At some point on Monday, I discovered a baby bird in our tiny front yard. It was toppling around under the ash tree calling, “momma momma momma momma” or “squawk squawk squawk squawk” to those with untrained ears. I held this little bit of information to myself for a while. For we have tender hearts in this family, and I didn’t want to see anyone crushed by loving this tiny fledgling and then see it not survive.
The little guy seemed to get stronger as the day went on, and so I shared my secret with my husband and our oldest. At 13, she still wanted to rescue it but I reassured her he was doing fine.
By day two he was doing well, even toddling all around our postage stamp-sized yard Later that day, he was brave enough to be in our driveway. All three of the children knew about him now. We’d done some research and were confident that he was a fledgling, had probably jumped out of the nest and would be flying in a matter of days. Now, if we could just help keep him safe.
Before we left for the library, I had to chase it back to the tree. Before my husband pulled into the drive, the oldest had to scoot him back into the grass. Around dinner time, my husband shooed him out of the street. Because of all of this chasing, we were getting a bit of a sinking feeling, and the younger two kids were getting more and more attached.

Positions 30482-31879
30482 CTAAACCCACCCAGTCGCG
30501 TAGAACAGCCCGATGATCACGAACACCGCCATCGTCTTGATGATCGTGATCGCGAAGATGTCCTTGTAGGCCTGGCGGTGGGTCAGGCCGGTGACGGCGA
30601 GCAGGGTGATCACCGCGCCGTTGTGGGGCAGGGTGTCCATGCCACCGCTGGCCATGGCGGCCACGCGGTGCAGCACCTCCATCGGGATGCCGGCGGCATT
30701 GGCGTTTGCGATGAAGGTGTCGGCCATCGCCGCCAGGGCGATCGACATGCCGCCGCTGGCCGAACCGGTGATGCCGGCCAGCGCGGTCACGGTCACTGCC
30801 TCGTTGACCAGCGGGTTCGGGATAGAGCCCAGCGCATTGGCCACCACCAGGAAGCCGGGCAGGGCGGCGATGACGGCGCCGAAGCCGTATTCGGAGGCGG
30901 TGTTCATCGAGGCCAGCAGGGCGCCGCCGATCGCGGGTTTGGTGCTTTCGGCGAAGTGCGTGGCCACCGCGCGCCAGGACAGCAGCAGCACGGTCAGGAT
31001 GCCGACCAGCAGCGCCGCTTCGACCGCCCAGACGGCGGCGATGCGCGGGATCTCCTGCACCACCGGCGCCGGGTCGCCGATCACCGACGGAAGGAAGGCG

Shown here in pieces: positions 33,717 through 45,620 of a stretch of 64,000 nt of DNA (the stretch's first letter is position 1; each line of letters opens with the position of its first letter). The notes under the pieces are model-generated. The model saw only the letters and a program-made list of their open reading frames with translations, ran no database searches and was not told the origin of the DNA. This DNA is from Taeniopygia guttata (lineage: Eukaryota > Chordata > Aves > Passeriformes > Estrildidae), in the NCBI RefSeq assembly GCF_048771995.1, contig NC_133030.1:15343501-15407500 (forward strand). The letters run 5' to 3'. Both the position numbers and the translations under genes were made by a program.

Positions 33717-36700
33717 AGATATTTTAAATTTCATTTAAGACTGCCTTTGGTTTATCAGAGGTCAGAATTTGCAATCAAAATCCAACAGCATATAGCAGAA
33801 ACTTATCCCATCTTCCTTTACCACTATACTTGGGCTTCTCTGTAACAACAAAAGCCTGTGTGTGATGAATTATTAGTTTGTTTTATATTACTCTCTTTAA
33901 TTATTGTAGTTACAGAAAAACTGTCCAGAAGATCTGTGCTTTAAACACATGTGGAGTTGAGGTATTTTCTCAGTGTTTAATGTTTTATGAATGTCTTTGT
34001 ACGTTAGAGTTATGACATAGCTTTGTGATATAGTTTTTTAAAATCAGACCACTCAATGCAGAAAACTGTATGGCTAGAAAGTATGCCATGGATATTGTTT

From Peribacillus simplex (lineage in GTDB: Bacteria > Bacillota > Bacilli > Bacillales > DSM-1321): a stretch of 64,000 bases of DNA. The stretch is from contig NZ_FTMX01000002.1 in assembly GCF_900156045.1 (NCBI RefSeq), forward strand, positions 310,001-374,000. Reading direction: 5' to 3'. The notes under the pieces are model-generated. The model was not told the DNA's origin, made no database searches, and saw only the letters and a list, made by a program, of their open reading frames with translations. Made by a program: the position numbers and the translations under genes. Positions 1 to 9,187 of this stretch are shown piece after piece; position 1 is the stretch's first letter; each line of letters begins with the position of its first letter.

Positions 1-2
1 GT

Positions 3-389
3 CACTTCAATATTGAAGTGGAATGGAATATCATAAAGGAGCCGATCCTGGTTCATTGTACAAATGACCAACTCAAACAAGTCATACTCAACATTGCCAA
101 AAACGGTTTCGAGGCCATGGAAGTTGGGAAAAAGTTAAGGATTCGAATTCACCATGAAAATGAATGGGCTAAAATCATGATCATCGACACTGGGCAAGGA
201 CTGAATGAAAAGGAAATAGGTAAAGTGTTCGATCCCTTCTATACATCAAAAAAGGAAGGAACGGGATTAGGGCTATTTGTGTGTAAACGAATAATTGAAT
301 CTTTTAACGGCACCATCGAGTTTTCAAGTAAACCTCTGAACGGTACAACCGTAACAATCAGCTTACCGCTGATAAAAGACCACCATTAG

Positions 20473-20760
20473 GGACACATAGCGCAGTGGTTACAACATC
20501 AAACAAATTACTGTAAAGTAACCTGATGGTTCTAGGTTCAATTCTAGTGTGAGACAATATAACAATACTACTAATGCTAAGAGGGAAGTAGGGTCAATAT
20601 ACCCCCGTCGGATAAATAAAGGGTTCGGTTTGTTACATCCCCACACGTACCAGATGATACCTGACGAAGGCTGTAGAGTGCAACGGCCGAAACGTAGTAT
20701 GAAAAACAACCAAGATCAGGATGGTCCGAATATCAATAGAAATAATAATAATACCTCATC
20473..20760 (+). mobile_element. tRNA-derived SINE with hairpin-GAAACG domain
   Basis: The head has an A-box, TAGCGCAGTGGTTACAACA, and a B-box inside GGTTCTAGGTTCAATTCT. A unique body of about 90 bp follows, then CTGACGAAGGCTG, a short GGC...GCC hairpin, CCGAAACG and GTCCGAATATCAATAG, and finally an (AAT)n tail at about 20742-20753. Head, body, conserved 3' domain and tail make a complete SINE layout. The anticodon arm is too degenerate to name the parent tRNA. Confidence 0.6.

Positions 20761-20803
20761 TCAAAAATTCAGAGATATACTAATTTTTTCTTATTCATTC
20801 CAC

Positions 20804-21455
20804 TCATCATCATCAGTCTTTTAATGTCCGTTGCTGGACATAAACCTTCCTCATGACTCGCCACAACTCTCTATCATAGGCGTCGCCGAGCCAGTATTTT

The momma bird didn’t seem to mind if she fed him by the tree, by our house, or in the middle of the street. She did keep feeding him, but she didn’t corral him. We did.
Suffice to say, the story does not end well. At some point I will probably tell the younger two about the cars, and the little guy in the middle of the street. I’ll tell how daddy took care of it , but leave off the part about the neighbors tittering at him from their porch. And maybe one day the oldest will forgive us for not scooting him on across the road, but she’s not ready to yet. We failed in her eyes, and she is ticked that we didn’t tell the younger ones.
As parents we must trust our children, recognize and understand, that some kids are ready for the truth sooner than others. There is a need to know each child individually. Be curious about their thoughts, passions, imaginations, emotions, desires. We can’t just leave them out in the middle of the road for someone else to direct toward the good or the bad.
This morning I opened my shutters to see momma bird was on our sidewalk, worm in beak…. searching. Lucy stood next to me and very solemnly said, “I don’t think he made it momma.” “I don’t think so either, darling.” There was a big deep sigh, and we moved on with the day. Her timing was just right.